# 5-bit communication method?

OK, I'm working on a project where I want to have multiple toggle switches create a "code" to determine further actions. This is essentially 5-bit communication process that will create output with a 32-bit range of outcomes from 00000 to 11111.

I'm testing the method with three switches, so if the first and third switch are HIGH/on it will read 101. Second and third, 011 etc. I'm not versed enough to know if there is a better method here, but is there a better way to do this?

``````    // Define the pins being used
int pin_switch = 10;
int pin_switch2 = 11;
int pin_switch3 = 12;

// create int for 3-digit code
int code = 000;

void setup()
{
Serial.begin(9600);
pinMode(pin_switch, INPUT);
pinMode(pin_switch2, INPUT);
pinMode(pin_switch3, INPUT);
}

void loop()
{

if pin_switch == HIGH;
{code += 100;}

if pin_switch2 == HIGH;
{code += 10;}

if pin_switch3 == HIGH;
{code += 1;}

Serial.print(code);

// operate based on code output
if code == 101;
{do 101 stuff}

if code == 001
{do 001 stuff}

// reset code for next loop so numbers don't keep rising
code = 000;
}
``````
• Note: don't write leading zeros in a decimal number in C or C++ (or a bunch of other languages) - the numbers will be treated as octal rather than decimal which is very rarely what you want.
– Mat
Aug 23 at 15:55

It would be more convenient and less typing if you put all your switch pins in an array. That way you can loop over it to configure the ports and read them rather than copy/pasting the "same" code over and over.

The calculation of the resulting code is a classic "shift and add" loop. I put both the decimal version you seem to want and the more "usual" binary version in the snippet below.

The idea behind that sort of loop is:

2. multiply the code by 10 (or left-shift once for binary)
3. read a switch, add 1 to the code if it is HIGH
4. go back to step 2 if there are more switches.

The value of the switches already read get "pushed" one slot to the left before reading the next switch, resulting in the code you want.

The order in which you list the ports in the array is important: the first port in the array will change the leftmost (most significant) digit/bit in the code.

``````const uint8_t switch_pin[] = { 10, 11, 12 };
const uint8_t num_switches = sizeof(switch_pin)/sizeof(switch_pin);

void setup() {
// Set all switch pins to input mode
for (uint8_t i = 0; i < num_switches; ++i) {
pinMode(switch_pin[i], INPUT);
}
Serial.begin(9600);
}

void loop() {
int code = 0;
// Read each switch and compute the code
for (uint8_t i = 0; i < num_switches; ++i) {
// If the code is supposed to be in decimal
code = code * 10;
/* For a binary version, code only needs to be 8 bits long:
code <<= 1;
*/
}

// Do stuff with the code
Serial.println(code);
delay(200);
}
``````
• Oh thank you Mat, I think Shift and Add is the terminology I was lacking! I think I do want to go Binary, I'm thinking I will expand this to five switches so the shifting aspect simplifies that in my mind. Looking at your code here: code <<= 1; How would I shift and add for the other parts of the code? The prior would output 010, right? Would I just need to do <<<=1; AND <<= 1 to get 110? Thank you for the help. Aug 23 at 15:56
• If `code` is 1010, `code <<= 1` (which is the same as `code = code << 1`) will result in `10100` (shift left, insert a zero at the right). The `code |= 1;` would "fill" the last position to `10101`. `code |= 0;` would do nothing.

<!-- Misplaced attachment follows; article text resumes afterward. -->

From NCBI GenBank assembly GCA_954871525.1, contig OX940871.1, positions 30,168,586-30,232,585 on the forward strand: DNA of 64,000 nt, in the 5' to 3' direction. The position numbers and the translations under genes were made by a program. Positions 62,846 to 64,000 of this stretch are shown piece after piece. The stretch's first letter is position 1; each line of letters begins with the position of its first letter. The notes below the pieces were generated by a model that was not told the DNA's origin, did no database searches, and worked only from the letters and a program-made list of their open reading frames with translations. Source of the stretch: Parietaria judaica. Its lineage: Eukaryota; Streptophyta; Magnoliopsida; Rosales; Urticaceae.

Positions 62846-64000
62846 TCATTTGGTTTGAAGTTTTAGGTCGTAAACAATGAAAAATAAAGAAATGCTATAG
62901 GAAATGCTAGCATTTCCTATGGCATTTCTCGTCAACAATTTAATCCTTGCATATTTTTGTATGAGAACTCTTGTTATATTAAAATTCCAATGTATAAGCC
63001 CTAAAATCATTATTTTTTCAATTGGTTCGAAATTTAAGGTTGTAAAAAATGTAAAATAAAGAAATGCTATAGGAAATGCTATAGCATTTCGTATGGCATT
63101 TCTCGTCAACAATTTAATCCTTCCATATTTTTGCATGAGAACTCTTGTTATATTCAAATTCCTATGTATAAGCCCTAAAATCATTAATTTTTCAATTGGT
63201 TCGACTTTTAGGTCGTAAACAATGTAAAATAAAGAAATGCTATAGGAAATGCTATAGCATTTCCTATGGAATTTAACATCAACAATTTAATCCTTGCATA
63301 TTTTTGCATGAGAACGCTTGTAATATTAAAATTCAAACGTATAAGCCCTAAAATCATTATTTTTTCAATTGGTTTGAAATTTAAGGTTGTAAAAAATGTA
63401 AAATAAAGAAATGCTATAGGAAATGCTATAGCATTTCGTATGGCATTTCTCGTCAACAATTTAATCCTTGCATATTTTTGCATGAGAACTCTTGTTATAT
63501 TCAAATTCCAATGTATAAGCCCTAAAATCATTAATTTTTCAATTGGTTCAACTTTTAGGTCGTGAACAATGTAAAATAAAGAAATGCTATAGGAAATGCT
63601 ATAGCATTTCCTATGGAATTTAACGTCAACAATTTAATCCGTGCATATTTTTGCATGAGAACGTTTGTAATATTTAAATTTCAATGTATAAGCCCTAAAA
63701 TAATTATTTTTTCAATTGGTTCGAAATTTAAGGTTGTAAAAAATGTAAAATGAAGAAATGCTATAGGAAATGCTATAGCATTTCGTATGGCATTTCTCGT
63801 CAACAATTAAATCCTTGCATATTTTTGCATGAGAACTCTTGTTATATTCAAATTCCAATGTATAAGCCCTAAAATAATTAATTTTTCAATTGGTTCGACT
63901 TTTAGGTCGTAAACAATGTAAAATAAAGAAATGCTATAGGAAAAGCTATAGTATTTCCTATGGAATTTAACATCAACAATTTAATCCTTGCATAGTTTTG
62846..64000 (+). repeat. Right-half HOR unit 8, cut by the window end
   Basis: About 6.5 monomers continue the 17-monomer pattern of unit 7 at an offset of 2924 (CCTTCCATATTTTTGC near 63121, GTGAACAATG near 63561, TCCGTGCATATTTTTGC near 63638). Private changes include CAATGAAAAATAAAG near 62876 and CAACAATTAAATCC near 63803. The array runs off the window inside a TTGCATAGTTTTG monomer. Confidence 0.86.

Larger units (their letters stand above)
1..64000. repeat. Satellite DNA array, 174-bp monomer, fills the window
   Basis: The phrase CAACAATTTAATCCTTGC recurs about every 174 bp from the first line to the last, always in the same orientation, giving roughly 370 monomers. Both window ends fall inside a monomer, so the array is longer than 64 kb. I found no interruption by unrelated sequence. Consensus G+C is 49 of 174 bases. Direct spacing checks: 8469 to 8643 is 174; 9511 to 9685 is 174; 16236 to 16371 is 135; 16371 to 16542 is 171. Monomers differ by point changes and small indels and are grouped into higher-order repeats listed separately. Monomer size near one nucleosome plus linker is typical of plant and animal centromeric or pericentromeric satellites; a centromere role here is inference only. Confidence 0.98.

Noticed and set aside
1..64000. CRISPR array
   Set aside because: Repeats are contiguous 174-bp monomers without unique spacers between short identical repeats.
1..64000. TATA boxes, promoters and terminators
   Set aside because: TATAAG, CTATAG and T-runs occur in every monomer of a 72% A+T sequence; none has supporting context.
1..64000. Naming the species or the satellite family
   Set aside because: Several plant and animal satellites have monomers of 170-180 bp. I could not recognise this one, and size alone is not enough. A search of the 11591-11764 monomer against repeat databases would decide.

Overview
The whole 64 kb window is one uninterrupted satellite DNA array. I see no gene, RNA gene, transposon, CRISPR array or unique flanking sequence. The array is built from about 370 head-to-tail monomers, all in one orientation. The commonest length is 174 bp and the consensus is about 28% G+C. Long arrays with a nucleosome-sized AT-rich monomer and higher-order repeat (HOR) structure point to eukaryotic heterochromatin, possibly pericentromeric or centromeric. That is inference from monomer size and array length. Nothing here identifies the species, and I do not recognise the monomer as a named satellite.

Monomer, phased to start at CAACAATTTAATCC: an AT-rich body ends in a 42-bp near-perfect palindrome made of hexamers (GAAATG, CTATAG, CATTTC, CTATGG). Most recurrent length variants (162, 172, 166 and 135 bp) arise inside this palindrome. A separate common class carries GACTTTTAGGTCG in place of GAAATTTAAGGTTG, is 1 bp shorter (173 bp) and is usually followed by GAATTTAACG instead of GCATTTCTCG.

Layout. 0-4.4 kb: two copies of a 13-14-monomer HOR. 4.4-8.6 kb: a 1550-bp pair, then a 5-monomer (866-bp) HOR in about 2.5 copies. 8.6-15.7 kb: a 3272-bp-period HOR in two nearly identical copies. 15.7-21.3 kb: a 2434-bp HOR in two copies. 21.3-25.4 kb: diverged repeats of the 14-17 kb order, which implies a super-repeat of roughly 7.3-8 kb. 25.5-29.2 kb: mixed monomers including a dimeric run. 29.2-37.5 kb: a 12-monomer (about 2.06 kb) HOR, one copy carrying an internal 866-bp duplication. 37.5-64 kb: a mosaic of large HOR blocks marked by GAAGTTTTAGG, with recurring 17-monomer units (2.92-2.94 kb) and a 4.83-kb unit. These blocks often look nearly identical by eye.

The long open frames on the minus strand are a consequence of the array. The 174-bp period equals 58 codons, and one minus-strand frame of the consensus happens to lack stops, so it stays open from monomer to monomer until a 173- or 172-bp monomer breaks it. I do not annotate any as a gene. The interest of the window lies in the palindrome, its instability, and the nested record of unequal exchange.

– Mat
Aug 23 at 16:07

Unfortunately your code is all over the place. You have to use C/C++ syntax, which you don't. Also you don't actually read any input.

• if statements look like this:

``````  if(condition){
my_code();
}
``````
• `if(pin_switch == HIGH)` (corrected syntax) will always be false, since `pin_switch` is of value `10`. Its just the pin number. To actually read the pin, you need to use `digitalRead()` like this:

``````  if(digitalRead(pin_switch) == HIGH)
``````

or even simpler

``````  if(digitalRead(pin_switch))
``````
• It seems that you want to manipulate the bits with `code += 100;`, but the compiler takes numbers as decimal. So you are adding 100 to `code`. Please look into the bitwise operators. Also: You can actually write numbers in binary or hex by using `0b101` or `0xF3` respectively (the values here are just examples). This also means, that `int code = 000;` is the same as `int code = 0;`.

To build the 3 digit code from input you could put them together via bitwise operators:

``````code = (digitalRead(pin_switch3) << 2) | (digitalRead(pin_switch2) << 1) | digitalRead(pin_switch);
``````

Depending on your used Arduino and the used pins you can get this even easier. The pins are sorted into ports. Each port has a Special Function register, which holds the current state of the pins. You can mask away any unwanted pins and shift the number to be right justified. For example: On the Uno and Nano pins 2 to 7 belong to PORTD. So, if you use pins 2 to 4 for your 3 switches, you could get the code like:

``````code = (PIND & 0b00011100) >> 2;
``````

This is a bit more difficult to understand, but it will help you later on, when pursuing Arduino more.

For deciding what action to do based on the code, it is normally easier to use a switch case statement:

``````switch(code){
case 0b101:
do_something();
break;
case 0b011:
do_something_else();
break;
}
``````
• Thank you! Yes my code was thrown together hastily from an example to test the method. Really appreciate the direction here, I'll dig into bitwise operators more! Aug 23 at 16:06
• @Mulcch oops, corrected a small error. I used `PORTD` instead of `PIND`. The former is used to set the output state of a pin, the latter reflects the current input state. Aug 23 at 16:22
• Thanks for catching! I'm not sure I'll go that route, but really helpful to know about that. Aug 23 at 17:41